Tristan Marot

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Company is liable for Chatbot Miscommunications holds Canadian Tribunal

The Canadian case of Moffatt v. Air Canada considers a dispute concerning a refund for a bereavement fare. Jake Moffatt, the applicant, booked flights with Air Canada following the death of his grandmother. He was informed by an AI powered chatbot on Air Canada’s website that he could apply for bereavement fares retroactively. However, when … Continue reading

An Acknowledgement of liability to third party interrupts prescription

The Free State High Court confirms in J.H.V v Centlec (SOC) Ltd and Others that an acknowledgement of liability by the debtor interrupts prescription, even if the acknowledgement is not made directly to the creditor. The applicant approached the High Court for a declaratory order that he was not indebted to Centlec SOC Ltd, the municipal electricity … Continue reading

AI Cannot be an Inventor says Supreme Court (UK)

In December 2023, the Supreme Court of the United Kingdom held that an AI cannot be an inventor under the UK Patents Act of 1977, and accordingly patents cannot be granted for inventions derived by AI.   Thaler v Comptroller-General of Patents Designs and Trade Marks, considers Dr. Stephen Thaler’s applications for patents for two … Continue reading

A Cautionary Tale: Navigating the Intersection of AI and Legal Research

In the rapidly evolving world of legal practice, artificial intelligence (AI) has begun to play an instrumental role, offering promising opportunities to streamline research, facilitate case analysis, and improve efficiency. However, a recent magistrates court case, Parker v Forsyth N.O. & Others, serves as a pivotal reminder of the need to use these tools with … Continue reading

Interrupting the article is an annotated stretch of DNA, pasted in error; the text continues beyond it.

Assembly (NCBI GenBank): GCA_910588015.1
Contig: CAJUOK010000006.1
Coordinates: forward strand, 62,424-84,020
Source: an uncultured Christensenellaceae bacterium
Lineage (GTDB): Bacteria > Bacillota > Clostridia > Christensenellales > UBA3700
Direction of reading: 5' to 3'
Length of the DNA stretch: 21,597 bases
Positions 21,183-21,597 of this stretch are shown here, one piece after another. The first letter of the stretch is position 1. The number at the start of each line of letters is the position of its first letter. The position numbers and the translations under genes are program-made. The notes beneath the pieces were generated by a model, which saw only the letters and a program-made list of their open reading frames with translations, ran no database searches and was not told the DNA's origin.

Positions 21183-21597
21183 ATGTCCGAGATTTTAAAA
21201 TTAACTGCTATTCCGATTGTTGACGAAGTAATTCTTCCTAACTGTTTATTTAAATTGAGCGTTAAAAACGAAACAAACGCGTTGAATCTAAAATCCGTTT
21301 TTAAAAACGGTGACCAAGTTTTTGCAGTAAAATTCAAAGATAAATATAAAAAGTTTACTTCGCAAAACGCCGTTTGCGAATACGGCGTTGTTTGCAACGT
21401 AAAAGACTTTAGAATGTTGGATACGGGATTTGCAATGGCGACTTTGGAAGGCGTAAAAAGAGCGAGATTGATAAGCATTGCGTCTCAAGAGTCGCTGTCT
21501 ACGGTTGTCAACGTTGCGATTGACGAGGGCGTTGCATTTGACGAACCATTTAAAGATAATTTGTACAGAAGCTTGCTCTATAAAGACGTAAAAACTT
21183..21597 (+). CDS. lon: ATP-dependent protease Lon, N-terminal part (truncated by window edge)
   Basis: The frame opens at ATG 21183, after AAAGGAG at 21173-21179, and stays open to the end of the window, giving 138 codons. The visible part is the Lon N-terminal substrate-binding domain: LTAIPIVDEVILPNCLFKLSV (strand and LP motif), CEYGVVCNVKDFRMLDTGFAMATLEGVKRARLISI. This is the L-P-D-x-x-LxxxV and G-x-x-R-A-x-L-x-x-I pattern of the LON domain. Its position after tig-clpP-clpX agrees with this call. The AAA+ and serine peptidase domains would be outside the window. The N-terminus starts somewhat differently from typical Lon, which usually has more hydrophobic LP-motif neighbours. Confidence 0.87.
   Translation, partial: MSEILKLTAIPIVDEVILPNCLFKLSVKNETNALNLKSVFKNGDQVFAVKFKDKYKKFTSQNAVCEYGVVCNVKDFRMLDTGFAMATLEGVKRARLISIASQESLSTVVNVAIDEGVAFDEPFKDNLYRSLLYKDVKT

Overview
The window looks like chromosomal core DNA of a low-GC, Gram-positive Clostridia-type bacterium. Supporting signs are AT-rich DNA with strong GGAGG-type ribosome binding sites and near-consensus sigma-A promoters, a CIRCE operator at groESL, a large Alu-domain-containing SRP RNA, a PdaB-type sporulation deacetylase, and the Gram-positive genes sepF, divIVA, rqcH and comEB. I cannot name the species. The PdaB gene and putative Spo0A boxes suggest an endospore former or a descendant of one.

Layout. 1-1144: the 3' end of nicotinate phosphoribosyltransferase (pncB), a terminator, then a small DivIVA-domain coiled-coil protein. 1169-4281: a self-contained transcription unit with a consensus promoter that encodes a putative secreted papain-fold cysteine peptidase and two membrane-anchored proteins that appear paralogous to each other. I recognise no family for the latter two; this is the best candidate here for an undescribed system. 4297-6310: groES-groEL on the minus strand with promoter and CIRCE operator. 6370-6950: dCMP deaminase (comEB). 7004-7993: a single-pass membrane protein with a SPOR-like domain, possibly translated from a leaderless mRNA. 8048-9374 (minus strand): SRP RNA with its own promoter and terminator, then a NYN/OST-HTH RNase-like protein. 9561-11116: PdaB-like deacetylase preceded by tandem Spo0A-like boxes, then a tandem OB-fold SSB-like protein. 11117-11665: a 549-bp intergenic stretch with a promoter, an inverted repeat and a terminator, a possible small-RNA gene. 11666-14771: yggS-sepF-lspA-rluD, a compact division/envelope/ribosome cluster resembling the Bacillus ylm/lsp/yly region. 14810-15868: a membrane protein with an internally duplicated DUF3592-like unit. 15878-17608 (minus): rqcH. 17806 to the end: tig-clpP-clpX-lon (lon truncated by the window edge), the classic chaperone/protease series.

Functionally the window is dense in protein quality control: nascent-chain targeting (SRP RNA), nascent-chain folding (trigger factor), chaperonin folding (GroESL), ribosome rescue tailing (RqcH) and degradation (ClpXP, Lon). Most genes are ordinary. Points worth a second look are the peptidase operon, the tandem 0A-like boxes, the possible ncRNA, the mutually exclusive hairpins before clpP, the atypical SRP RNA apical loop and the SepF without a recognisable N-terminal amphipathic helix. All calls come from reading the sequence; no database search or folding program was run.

A non-life insurer can insure its first-party risks

A March 2023 decision of the Financial Services Tribunal found that there is no implied prohibition in the Insurance Act on ‘traditional’ insurers (not cell) underwriting risks for both its own first party risks and third party risks. Abacus Insurance Limited (“Abacus”), a traditional insurer, holds a non-life insurance licence, permitting it to underwrite third … Continue reading

Proving Factual Causation in Personal Injury Claims

In Nsibande v Passenger Rail Agency of South Africa, the plaintiff sought damages for personal injuries sustained from allegedly falling off a moving train. The defendant denied liability, stating that the train doors were checked and found to be in working order, and that the doors were closed at the time of the alleged incident. … Continue reading
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